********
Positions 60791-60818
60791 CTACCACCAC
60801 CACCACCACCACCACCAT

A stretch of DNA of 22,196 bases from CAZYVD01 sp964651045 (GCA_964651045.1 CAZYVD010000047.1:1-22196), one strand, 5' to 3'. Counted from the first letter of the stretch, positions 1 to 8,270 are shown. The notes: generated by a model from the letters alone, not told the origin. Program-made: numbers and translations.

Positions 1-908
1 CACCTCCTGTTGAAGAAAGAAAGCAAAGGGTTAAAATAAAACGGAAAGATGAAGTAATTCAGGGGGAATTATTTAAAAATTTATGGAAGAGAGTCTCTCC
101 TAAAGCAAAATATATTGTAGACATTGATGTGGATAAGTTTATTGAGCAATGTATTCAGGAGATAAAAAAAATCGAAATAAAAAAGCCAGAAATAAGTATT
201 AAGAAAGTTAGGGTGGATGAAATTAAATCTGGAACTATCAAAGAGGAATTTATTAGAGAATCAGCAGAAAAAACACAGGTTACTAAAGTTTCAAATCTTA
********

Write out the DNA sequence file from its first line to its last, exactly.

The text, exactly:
Positions 60791-60818
60791 CTACCACCAC
60801 CACCACCACCACCACCAT

A stretch of DNA of 22,196 bases from CAZYVD01 sp964651045 (GCA_964651045.1 CAZYVD010000047.1:1-22196), one strand, 5' to 3'. Counted from the first letter of the stretch, positions 1 to 8,270 are shown. The notes: generated by a model from the letters alone, not told the origin. Program-made: numbers and translations.

Positions 1-908
1 CACCTCCTGTTGAAGAAAGAAAGCAAAGGGTTAAAATAAAACGGAAAGATGAAGTAATTCAGGGGGAATTATTTAAAAATTTATGGAAGAGAGTCTCTCC
101 TAAAGCAAAATATATTGTAGACATTGATGTGGATAAGTTTATTGAGCAATGTATTCAGGAGATAAAAAAAATCGAAATAAAAAAGCCAGAAATAAGTATT
201 AAGAAAGTTAGGGTGGATGAAATTAAATCTGGAACTATCAAAGAGGAATTTATTAGAGAATCAGCAGAAAAAACACAGGTTACTAAAGTTTCAAATCTTA